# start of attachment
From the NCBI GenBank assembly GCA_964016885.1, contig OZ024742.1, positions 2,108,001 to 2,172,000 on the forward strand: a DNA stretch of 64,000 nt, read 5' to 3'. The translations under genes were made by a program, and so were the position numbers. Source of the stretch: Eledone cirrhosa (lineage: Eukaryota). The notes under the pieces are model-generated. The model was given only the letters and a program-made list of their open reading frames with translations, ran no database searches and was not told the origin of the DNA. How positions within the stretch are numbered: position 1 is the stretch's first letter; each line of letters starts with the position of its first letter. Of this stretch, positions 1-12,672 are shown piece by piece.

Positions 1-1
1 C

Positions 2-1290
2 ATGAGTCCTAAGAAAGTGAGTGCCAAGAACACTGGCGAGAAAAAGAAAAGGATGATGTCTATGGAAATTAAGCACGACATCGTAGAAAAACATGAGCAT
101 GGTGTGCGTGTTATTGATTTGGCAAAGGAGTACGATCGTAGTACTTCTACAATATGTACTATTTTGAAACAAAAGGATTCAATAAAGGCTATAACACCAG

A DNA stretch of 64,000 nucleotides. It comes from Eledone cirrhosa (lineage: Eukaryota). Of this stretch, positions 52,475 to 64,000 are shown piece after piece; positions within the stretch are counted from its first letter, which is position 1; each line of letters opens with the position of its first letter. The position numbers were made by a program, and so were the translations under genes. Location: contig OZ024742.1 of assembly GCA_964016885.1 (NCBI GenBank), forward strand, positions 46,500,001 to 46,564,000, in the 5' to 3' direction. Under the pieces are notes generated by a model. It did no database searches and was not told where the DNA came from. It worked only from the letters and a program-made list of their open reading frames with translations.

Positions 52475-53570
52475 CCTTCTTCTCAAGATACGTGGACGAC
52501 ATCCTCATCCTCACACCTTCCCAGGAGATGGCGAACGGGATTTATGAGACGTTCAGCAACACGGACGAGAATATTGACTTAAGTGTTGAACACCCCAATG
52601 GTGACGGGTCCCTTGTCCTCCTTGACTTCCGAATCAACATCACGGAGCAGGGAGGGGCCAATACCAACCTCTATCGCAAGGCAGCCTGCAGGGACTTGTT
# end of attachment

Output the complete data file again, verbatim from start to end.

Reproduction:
From the NCBI GenBank assembly GCA_964016885.1, contig OZ024742.1, positions 2,108,001 to 2,172,000 on the forward strand: a DNA stretch of 64,000 nt, read 5' to 3'. The translations under genes were made by a program, and so were the position numbers. Source of the stretch: Eledone cirrhosa (lineage: Eukaryota). The notes under the pieces are model-generated. The model was given only the letters and a program-made list of their open reading frames with translations, ran no database searches and was not told the origin of the DNA. How positions within the stretch are numbered: position 1 is the stretch's first letter; each line of letters starts with the position of its first letter. Of this stretch, positions 1-12,672 are shown piece by piece.

Positions 1-1
1 C

Positions 2-1290
2 ATGAGTCCTAAGAAAGTGAGTGCCAAGAACACTGGCGAGAAAAAGAAAAGGATGATGTCTATGGAAATTAAGCACGACATCGTAGAAAAACATGAGCAT
101 GGTGTGCGTGTTATTGATTTGGCAAAGGAGTACGATCGTAGTACTTCTACAATATGTACTATTTTGAAACAAAAGGATTCAATAAAGGCTATAACACCAG

A DNA stretch of 64,000 nucleotides. It comes from Eledone cirrhosa (lineage: Eukaryota). Of this stretch, positions 52,475 to 64,000 are shown piece after piece; positions within the stretch are counted from its first letter, which is position 1; each line of letters opens with the position of its first letter. The position numbers were made by a program, and so were the translations under genes. Location: contig OZ024742.1 of assembly GCA_964016885.1 (NCBI GenBank), forward strand, positions 46,500,001 to 46,564,000, in the 5' to 3' direction. Under the pieces are notes generated by a model. It did no database searches and was not told where the DNA came from. It worked only from the letters and a program-made list of their open reading frames with translations.

Positions 52475-53570
52475 CCTTCTTCTCAAGATACGTGGACGAC
52501 ATCCTCATCCTCACACCTTCCCAGGAGATGGCGAACGGGATTTATGAGACGTTCAGCAACACGGACGAGAATATTGACTTAAGTGTTGAACACCCCAATG
52601 GTGACGGGTCCCTTGTCCTCCTTGACTTCCGAATCAACATCACGGAGCAGGGAGGGGCCAATACCAACCTCTATCGCAAGGCAGCCTGCAGGGACTTGTT